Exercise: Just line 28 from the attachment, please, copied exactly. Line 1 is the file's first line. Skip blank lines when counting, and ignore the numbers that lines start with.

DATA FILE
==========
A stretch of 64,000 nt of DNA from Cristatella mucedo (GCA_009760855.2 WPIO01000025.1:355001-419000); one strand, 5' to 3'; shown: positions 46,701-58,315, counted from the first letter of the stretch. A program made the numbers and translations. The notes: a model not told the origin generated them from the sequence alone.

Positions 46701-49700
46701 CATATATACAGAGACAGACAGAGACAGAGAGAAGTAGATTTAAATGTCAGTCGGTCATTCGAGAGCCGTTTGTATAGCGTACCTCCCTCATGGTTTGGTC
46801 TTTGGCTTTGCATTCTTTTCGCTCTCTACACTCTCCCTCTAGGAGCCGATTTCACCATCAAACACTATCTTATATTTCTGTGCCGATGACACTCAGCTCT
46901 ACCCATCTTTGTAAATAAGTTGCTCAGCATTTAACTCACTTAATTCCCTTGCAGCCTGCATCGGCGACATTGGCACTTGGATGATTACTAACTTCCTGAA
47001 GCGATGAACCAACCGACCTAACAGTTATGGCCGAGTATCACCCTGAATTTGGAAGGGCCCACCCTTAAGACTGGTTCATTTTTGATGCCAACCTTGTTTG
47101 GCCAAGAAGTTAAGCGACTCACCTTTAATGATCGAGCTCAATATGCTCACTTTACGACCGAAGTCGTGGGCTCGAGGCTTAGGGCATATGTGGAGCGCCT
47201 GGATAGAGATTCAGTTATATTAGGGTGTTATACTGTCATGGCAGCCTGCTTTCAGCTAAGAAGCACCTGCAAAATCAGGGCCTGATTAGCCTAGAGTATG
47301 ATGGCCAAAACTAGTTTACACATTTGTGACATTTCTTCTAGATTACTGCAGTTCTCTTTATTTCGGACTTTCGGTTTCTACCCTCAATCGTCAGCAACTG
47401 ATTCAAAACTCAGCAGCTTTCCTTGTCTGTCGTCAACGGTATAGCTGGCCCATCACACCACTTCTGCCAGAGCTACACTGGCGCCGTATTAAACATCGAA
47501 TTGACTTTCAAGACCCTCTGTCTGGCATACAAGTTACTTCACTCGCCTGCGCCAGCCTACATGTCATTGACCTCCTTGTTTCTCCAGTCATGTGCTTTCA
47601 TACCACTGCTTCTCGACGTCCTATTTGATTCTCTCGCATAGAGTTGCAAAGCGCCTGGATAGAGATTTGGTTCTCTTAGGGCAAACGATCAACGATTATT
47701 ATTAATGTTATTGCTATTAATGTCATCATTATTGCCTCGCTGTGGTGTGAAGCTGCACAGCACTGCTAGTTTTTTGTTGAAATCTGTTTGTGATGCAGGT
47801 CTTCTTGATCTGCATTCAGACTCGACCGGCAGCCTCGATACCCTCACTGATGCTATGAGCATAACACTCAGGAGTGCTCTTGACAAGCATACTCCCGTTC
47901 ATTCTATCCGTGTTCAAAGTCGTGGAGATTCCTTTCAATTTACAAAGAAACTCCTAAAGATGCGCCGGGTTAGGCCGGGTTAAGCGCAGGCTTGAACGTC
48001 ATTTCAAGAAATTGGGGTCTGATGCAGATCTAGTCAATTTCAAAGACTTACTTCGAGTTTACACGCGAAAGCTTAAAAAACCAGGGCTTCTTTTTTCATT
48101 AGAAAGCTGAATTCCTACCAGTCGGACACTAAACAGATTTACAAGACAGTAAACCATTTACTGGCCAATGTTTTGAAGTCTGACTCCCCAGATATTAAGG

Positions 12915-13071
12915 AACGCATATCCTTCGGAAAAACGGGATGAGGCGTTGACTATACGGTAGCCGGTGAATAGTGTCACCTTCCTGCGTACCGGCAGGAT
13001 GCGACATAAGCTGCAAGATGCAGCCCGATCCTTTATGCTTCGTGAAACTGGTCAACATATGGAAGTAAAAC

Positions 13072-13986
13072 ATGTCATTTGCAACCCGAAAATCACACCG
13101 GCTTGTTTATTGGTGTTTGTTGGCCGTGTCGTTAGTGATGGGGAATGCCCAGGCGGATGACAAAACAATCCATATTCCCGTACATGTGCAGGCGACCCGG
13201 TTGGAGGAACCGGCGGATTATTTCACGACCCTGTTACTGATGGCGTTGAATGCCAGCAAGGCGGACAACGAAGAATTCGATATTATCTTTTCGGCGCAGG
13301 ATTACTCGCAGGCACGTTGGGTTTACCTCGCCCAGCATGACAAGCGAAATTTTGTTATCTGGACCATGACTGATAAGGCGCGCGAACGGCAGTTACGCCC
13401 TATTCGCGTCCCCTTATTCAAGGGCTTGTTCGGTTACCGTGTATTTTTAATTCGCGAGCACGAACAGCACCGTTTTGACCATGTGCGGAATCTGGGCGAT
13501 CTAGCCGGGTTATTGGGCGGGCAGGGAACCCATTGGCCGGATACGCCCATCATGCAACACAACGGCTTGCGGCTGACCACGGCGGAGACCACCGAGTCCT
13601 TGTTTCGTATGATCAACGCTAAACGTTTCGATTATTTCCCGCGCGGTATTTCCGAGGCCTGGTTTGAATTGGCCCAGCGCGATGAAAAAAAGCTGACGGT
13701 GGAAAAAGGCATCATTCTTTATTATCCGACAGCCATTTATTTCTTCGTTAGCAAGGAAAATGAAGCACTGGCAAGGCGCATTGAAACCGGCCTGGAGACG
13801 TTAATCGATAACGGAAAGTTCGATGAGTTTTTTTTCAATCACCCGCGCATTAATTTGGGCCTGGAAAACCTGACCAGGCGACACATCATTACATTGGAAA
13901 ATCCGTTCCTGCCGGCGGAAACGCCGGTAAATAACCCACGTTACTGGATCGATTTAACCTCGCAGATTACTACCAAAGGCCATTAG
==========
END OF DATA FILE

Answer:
13601 TGTTTCGTATGATCAACGCTAAACGTTTCGATTATTTCCCGCGCGGTATTTCCGAGGCCTGGTTTGAATTGGCCCAGCGCGATGAAAAAAAGCTGACGGT